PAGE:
Every advisor knows that they need to be meeting with clients regularly, but most of them don’t know what to say in a client meeting. If you are still having trouble knowing what to say and how to add value to your meetings, this is the episode for you. Matthew and Micah jump in to share some of the origins of the value-add, how they struggled in client meetings at first, and what helped them find more confidence in their meeting times with clients and prospects.
You will hear the guys discuss common symptoms that show up when you are not understanding the best ways to add value to meetings. They also share where we tend to get caught up and distracted and how we can focus on things that actually move the needle. From tackling key issues in your office to time management and team roles, Matthew and Micah outline the ways that having a process and creating value-adds will upgrade your practice.
Don’t hide your best value from your clients—demonstrate it in every client interaction.
It’s easy to get frustrated when you feel like clients don’t value your hard work. But clients can’t easily distinguish between different types of advisors, and they don’t always understand what it is you do when you’re not meeting with them. If you’re not highlighting the value you provide in every client interaction, they’re likely to miss it entirely.
While hiding your value from prospects and clients may seem like an easy problem to identify, the condition isn’t always easy to diagnose. Not sure if you’re hiding your own value? Here are the symptoms:
Despite what many in this industry might think, working 80 hours a week to serve 12 clients is not a badge of honor. Those clients don’t care that you’re working yourself to the bone over their accounts; they only care about the end result.
If you’re working too hard and still feel undervalued, you may not be delivering massive value at all—or you may be hiding that value from your clients.
If you’re spending too much time on each proposal or answering your own phones, you can’t spend that time growing your business. Instead, use systematization and delegation to empower your team to do their best work, help you communicate effectively with clients, and free up your time to grow your business.
For example, transfers are a daily part of any financial advisor’s practice. If your team has a systematized process for how to do each transfer, your lead advisor doesn’t have to do them all personally (or be constantly interrupted by questions about them).
With a system in place, you can have younger team members help with those transfers, gaining important experience along the way, and leaving you free for deeper work. More importantly, clients can’t help but be impressed that you—the lead advisor—have an amazing front-line support team full of individuals who help do the work of delivering massive value.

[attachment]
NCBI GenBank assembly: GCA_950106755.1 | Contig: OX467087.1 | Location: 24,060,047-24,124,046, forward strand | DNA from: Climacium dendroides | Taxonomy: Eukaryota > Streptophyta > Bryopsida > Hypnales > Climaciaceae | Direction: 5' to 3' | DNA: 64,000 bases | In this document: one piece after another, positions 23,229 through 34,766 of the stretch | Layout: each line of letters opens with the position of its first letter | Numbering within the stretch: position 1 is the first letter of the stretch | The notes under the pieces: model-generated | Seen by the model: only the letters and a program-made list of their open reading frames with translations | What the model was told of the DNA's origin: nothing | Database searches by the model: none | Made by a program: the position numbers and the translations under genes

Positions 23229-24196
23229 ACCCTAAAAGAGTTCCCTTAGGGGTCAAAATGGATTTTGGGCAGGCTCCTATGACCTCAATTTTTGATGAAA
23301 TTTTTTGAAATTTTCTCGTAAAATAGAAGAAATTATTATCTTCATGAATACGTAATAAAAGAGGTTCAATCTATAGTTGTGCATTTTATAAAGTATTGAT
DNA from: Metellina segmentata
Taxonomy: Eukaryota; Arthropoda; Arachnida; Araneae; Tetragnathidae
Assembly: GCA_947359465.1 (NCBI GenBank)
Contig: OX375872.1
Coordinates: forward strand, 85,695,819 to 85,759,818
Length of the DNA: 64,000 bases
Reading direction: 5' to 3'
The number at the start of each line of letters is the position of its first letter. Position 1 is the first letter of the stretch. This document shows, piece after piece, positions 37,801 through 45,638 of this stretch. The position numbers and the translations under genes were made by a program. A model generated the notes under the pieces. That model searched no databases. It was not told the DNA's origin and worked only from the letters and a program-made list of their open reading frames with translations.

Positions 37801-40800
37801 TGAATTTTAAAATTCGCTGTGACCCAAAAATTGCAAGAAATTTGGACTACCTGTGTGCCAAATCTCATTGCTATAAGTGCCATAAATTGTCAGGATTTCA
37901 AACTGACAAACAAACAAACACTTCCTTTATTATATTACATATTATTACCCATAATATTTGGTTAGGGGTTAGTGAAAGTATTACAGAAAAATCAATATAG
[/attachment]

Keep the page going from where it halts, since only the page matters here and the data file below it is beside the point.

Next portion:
What happens when your office faces a situation that doesn’t fit inside your carefully thought-out systems? Make a system for it.
Regardless of how robust your checklists are and how confident your team is to handle daily operations in your absence, they will inevitably encounter a situation or emergency they aren’t equipped to handle. Rather than leave them to solve these important issues on their own, if a client calls with a request that is truly above what your rockstar team is prepared to handle, make sure your team has a safety valve they can rely on.
For example, let’s say your office approaches what looks like a typical 401(k) transfer, but before you left, you forgot to mention to your team that they should watch out for employees who own stock of their companies inside their 401(k)s, because those are situations you feel you should handle personally.
With a strong system in place, your oversight isn’t a problem; when your team gets to that point, they’re faced with that very question: “Does the employee’s 401(k) include stock of their employer?” If the answer is yes, the team member knows the next step is to go right back to the advisor—and the client knows that any request will always be handled with diligence, timeliness, and respect.
Once you’ve gotten your clients through the prospect phase, it’s time to move them into the client management stage. Depending on how that stage is structured in your practice, this could be as simple as sliding them into a predetermined information cycle. But having all of your clients in different stages of that cycle puts an artificial speed limit on your ability to scale your business.
This is why strategic value-adds are so important. With good value-adds, you can know exactly what you’ll be talking to your clients about for the following year. You’ll know exactly which clients have updated their beneficiaries or been advised on risk. You can set appropriate expectations. And you can do it with all your clients at once, which makes it easier to track down the handful of clients who need an extra prompt.